Furthermore, the Misfit does not have any sympathy or regret for those he murders and simply forgets his wrongdoings. While speaking to the grandmother the Misfit reveals that “‘[he] can do one thing or [...] another, kill a man or take a tire off his car, because sooner or later [he is] going to forget what [he had done] and just be punished for it.’”(O’Connor 25). The Misfit’s inability to understand the purpose of consequences reveals his insanity. His psychological issues are a key factor that institutes his horrific actions. The Misfit’s lack of psychological help contributes to the decay of his morality because with an unstable mind he is unable to grasp moral values whatsoever.
As Lennie escaped from committing murder, George rightfully took advantage to end the problem before it had gotten any worse. The problem of course being his lifelong friend Lennie. As already seen in the novel, Lennie was a disturbance to George's idea of success and a burden to his work life. He got the men in trouble and George was very much justified in putting an end to it. Although Lennie's aunt wanted George to watch over Lennie, George peacefully ended his partner's life before the group of men were “gon’ta wanta get ‘im lynched” (Steinbeck 94) After Lennie was shot by George, the other men agreed George's choice was the right one.
In consequence of killing Curley’s wife, Lennie unknowingly put himself in harm's way. Curley’s motive for wanting to kill Lennie was spite and revenge. So, instead of allowing Lennie to be murdered alone and afraid, George took matters into his own hands and made sure his friend died knowing he was cared for and full of hope. Through it's ironic, George’s choice protected Lennie from the malice of others, thus keeping him unafraid and unharmed. However, others may believe
However, the powerful simpleton never means harm to his victims or comprehends the complications to George that come from the things he does. His thoughtless manner in which he lives represents those who continue to hurt their loves because they cannot think beyond their own needs. When Candy has his dog killed, it is intentional. In part, he allows this to... ... middle of paper ... ... not display it earlier in the plot, he is the only one "brave" enough to "do the deed" personally. The poem lists several ways in which people hurt those that they love.
The narrator quickly informs us that he killed the old man for none of the usual reasons but only because he could not stand the look of the man’s blinded eye. ( enotes ) The narrator is-in this case an unreliable narrator because he is not sane but pleads for others to think he is. Killing some because you didn’t like the way their eye look is not a sane thing to do. The narrator doesn’t even step back to realize the deed as murder or what the consequences would be if found out. Throughout the tale he is trying to prove, sanity exist within him as he depose of the body of the old man in a “sane” way.
I get really concerned about how people perceive me and interpret my actions. However, I’m not really concerned about vanity being my great flaw or becoming the next Narcissus, because everyone is a little vain. Unfortunately, some people take their pride a little overboard. For instance, John Proctor was so vain that he would rather die than tarnish his name; the judges that condemned him had an inkling of knowledge that they were killing innocent people, but by the time they realized it, they couldn’t save people without ruining their reputation. Arthur Dimmesdale let the mother of his child suffer years of judgment because he didn’t want to face the shame of revealing his sin.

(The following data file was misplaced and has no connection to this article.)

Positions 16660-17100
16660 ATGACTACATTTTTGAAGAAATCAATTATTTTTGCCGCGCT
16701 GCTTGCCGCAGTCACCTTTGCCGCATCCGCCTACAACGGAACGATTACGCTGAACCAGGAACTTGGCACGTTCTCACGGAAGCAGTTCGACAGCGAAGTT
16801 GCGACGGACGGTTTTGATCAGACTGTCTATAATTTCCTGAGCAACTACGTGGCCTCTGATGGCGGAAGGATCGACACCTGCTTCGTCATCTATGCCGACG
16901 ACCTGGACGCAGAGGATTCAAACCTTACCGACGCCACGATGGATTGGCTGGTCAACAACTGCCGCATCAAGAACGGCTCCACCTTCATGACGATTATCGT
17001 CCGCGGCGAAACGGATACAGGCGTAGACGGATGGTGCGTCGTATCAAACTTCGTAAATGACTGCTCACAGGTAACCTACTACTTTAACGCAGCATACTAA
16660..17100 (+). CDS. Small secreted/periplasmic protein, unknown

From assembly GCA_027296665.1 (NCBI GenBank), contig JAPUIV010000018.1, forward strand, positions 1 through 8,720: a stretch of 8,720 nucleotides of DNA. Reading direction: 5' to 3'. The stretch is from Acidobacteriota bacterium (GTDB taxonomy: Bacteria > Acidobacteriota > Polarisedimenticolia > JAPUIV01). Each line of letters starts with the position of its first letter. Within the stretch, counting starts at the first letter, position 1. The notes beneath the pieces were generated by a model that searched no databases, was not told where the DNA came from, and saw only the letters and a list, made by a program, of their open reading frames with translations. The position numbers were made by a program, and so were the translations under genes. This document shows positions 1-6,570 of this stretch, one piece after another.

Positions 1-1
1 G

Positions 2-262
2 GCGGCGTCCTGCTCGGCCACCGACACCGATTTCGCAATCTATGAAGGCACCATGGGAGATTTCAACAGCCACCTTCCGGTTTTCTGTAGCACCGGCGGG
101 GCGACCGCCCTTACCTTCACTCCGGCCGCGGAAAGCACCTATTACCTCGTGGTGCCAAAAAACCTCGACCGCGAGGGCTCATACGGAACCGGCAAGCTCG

Hedda’s relationship with all three men ultimately created a life she was unhappy with thus leading her closer to her death. Her husband, who is suppose to the love of a young wives life meant nothing to Hedda. She treated Tesman as if he was her servant and used him to get whatever she wanted. But her selfishness came back to bite her because she felt completely condemned to life with Tesman which was boring and uneventful. Lovborg was the closest to loving a man who wasn't her father Hedda ever had but she pushed him away and ultimately helped Lovborg’s death arrive sooner then intended by giving him her pistol.
The major fault in his personality is that he seems to show no remorse for Eva and his son Eric is annoyed by this. He seems to be a very hard man, and shows no regret for dismissing Eva which led to her death. Sheila was the second person that the Inspector turned on and her part in the run up to Eva's death shows her in an unfavourable light as she turned on Eva because she was jealous of her. Sheila wrongfully used her position as an important customer to turn Eva out of a job. She even admits, 'it was my own fault´, and that she 'was in a furious temper´.
He was extremely self-centered and didn't stop to think for a second how badly his victims and their families would be affected by their deaths. Except for Macduff, Macbeth intentionally killed his family because of Macduff's lack of loyalty, thinking it would enrage
It is certainly true that “if someone in your life makes you unhappy than they make you happy, it doesn’t matter how much you love them, you must let them go. Not because you no longer care, but finally because you are keeping your needs and happiness first.” This moment marked Delia’s freedom; it marked the end of her sufferings that she faced due to Sykes. Certainly, bad actions always results in misery and punishment. Marquis faced a similar condition when he was shot by the main character’s mother when he was trying to murder the main character. The murder of both the dominant partners perfectly shows that the relationships that do not keep love as the main bond of feelings always end up in a wretched condition.